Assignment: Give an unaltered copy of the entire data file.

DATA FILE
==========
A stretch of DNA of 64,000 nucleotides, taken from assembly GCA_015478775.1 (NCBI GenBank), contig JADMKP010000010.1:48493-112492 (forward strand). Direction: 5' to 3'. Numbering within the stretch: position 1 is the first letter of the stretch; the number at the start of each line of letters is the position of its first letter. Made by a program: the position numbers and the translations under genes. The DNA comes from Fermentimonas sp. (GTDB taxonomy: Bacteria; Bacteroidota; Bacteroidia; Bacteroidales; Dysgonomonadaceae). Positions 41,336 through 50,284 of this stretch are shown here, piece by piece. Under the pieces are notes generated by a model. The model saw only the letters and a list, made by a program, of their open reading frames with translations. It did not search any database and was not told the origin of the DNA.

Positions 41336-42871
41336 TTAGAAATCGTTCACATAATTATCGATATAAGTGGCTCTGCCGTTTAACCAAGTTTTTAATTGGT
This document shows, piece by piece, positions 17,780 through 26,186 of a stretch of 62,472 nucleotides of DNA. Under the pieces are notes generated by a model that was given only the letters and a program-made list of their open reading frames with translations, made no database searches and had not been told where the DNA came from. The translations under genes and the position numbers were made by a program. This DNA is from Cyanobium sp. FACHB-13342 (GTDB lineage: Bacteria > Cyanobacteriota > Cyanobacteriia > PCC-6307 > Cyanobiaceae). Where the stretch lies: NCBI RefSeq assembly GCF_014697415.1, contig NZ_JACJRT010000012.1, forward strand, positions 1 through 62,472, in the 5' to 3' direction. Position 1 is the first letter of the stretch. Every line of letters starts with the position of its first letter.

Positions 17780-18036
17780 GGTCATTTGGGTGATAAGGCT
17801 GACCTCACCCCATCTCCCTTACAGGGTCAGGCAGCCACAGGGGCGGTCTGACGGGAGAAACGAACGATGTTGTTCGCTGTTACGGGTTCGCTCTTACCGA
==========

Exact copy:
A stretch of DNA of 64,000 nucleotides, taken from assembly GCA_015478775.1 (NCBI GenBank), contig JADMKP010000010.1:48493-112492 (forward strand). Direction: 5' to 3'. Numbering within the stretch: position 1 is the first letter of the stretch; the number at the start of each line of letters is the position of its first letter. Made by a program: the position numbers and the translations under genes. The DNA comes from Fermentimonas sp. (GTDB taxonomy: Bacteria; Bacteroidota; Bacteroidia; Bacteroidales; Dysgonomonadaceae). Positions 41,336 through 50,284 of this stretch are shown here, piece by piece. Under the pieces are notes generated by a model. The model saw only the letters and a list, made by a program, of their open reading frames with translations. It did not search any database and was not told the origin of the DNA.

Positions 41336-42871
41336 TTAGAAATCGTTCACATAATTATCGATATAAGTGGCTCTGCCGTTTAACCAAGTTTTTAATTGGT
This document shows, piece by piece, positions 17,780 through 26,186 of a stretch of 62,472 nucleotides of DNA. Under the pieces are notes generated by a model that was given only the letters and a program-made list of their open reading frames with translations, made no database searches and had not been told where the DNA came from. The translations under genes and the position numbers were made by a program. This DNA is from Cyanobium sp. FACHB-13342 (GTDB lineage: Bacteria > Cyanobacteriota > Cyanobacteriia > PCC-6307 > Cyanobiaceae). Where the stretch lies: NCBI RefSeq assembly GCF_014697415.1, contig NZ_JACJRT010000012.1, forward strand, positions 1 through 62,472, in the 5' to 3' direction. Position 1 is the first letter of the stretch. Every line of letters starts with the position of its first letter.

Positions 17780-18036
17780 GGTCATTTGGGTGATAAGGCT
17801 GACCTCACCCCATCTCCCTTACAGGGTCAGGCAGCCACAGGGGCGGTCTGACGGGAGAAACGAACGATGTTGTTCGCTGTTACGGGTTCGCTCTTACCGA